5 Key Takeaways from This Year’s JP Morgan Healthcare ConferenceThe annual JP Morgan Healthcare Conference is one of the most influential healthcare conferences, as it sets the tone for expectations in the healthcare landscape during the upcoming year.

This year’s healthcare investment symposium at the Westin St. Francis Hotel in San Francisco didn’t disappoint as it brought together industry leaders, emerging fast-growth companies, innovative technology creators, not-for-profits, and members of the investment community.

Over 400 companies, both public and private, delivered presentations to more than 8,000 attendees. Moreover, all the organizations who participated represented about $300 billion or 10% of the actual healthcare spent in the U.S.

Below, we’ll share 5 key takeaways from the conference and discuss how they may shape the future of healthcare.

1. Rectifying Power Imbalances

Jen Horonjeff, CEO and founder of Savvy Cooperative, named one of the top 50 daring entrepreneurs in 2018, showed up to her panel presentation wearing a hospital gown.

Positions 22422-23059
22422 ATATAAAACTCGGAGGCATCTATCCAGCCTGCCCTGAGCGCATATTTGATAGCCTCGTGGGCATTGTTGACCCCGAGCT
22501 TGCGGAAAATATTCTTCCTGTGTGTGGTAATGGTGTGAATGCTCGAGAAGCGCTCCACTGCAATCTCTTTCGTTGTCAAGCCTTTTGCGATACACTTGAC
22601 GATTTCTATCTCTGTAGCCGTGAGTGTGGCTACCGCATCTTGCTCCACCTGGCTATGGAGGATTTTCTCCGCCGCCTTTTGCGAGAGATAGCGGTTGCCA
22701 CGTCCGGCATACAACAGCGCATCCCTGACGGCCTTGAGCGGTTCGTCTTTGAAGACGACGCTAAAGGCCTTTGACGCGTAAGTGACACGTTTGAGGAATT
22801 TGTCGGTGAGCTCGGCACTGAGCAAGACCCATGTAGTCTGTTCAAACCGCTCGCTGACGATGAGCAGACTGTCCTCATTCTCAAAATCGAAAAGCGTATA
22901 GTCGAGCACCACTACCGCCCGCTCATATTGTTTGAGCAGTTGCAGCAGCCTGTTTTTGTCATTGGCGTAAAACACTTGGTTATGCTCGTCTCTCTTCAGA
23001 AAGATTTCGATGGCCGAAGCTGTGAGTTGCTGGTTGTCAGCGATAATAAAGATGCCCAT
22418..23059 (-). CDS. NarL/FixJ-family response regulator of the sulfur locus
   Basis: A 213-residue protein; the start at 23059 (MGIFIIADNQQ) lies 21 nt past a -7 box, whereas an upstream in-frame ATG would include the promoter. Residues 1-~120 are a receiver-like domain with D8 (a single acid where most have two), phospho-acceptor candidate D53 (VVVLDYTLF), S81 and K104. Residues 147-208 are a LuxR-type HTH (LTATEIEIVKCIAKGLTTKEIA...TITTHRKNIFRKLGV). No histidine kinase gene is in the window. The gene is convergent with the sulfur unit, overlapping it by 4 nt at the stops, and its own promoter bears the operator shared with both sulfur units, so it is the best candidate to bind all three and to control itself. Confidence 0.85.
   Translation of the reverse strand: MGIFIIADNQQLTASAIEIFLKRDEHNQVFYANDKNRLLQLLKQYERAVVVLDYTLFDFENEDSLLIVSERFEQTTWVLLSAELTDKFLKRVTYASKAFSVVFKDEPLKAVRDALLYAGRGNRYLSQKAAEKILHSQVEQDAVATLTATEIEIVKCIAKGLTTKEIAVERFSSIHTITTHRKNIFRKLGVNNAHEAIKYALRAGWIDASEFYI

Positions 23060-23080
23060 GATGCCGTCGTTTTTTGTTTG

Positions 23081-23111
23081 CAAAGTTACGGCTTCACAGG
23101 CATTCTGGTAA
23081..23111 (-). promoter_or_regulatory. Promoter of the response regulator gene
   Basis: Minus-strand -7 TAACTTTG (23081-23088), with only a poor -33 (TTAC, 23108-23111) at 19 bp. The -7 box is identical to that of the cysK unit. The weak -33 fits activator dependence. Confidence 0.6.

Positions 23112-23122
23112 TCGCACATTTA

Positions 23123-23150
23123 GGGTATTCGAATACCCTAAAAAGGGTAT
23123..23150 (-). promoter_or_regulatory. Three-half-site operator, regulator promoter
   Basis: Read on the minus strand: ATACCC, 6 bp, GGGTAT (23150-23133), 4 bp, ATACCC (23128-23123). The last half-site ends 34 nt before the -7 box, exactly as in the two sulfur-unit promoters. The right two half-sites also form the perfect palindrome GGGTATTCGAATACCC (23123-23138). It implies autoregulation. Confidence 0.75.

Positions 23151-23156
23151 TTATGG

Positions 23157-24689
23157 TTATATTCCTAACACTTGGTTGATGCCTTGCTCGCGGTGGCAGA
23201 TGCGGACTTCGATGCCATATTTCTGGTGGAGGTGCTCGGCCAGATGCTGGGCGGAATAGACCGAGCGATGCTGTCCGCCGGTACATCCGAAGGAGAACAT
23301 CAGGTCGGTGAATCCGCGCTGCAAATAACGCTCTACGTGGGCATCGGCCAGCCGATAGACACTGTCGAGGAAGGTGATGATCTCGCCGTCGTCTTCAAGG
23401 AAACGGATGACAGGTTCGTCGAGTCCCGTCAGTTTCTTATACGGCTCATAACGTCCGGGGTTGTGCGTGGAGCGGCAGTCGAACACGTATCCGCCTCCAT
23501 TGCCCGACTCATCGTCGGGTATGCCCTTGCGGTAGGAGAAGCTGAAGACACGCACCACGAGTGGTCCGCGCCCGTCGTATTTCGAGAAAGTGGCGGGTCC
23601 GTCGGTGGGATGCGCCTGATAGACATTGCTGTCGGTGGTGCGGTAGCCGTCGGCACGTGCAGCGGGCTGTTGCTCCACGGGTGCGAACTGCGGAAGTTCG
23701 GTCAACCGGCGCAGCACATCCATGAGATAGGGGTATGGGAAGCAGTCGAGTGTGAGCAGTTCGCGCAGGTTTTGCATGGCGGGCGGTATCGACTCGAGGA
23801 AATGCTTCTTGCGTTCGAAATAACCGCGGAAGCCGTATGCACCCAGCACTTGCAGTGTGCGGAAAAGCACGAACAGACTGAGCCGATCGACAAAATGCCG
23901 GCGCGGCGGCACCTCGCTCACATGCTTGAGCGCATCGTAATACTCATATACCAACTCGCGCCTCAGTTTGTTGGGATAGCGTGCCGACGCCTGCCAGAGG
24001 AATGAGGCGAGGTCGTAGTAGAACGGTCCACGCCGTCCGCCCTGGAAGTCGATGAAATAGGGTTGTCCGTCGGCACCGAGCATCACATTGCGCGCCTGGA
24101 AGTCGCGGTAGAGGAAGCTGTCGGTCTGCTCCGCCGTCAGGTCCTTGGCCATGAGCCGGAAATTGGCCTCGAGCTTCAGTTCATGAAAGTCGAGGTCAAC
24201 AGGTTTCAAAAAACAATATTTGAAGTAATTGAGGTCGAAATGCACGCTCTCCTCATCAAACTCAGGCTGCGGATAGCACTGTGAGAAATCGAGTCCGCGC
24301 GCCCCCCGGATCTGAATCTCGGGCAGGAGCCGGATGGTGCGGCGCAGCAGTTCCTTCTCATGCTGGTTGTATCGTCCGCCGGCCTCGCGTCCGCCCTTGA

When speaking about the future of pharmaceutical innovation, Ms. Horonjeff said she wanted to highlight the power imbalance between decision-makers and end-users (the patients). Savvy’s mission is to give patients direct ways to share their experiences with health innovators and advocate that they are fairly compensated for their contributions. The company empowers patients to co-create new solutions, give them a sense of purpose, and help them earn money.

For many patients, dealing with illness and disease involves some of the scariest moments of their lives. In this fragile state, they are often put in a cold room, stripped of their clothes and dignity. Ms. Horonjeff challenged attendees to remember who was not represented at the conference—the patients. Her remarks were a wake-up call for what is missing in healthcare conferences nationally. Keeping the patient at the center of the decision-making process will be increasingly critical moving forward.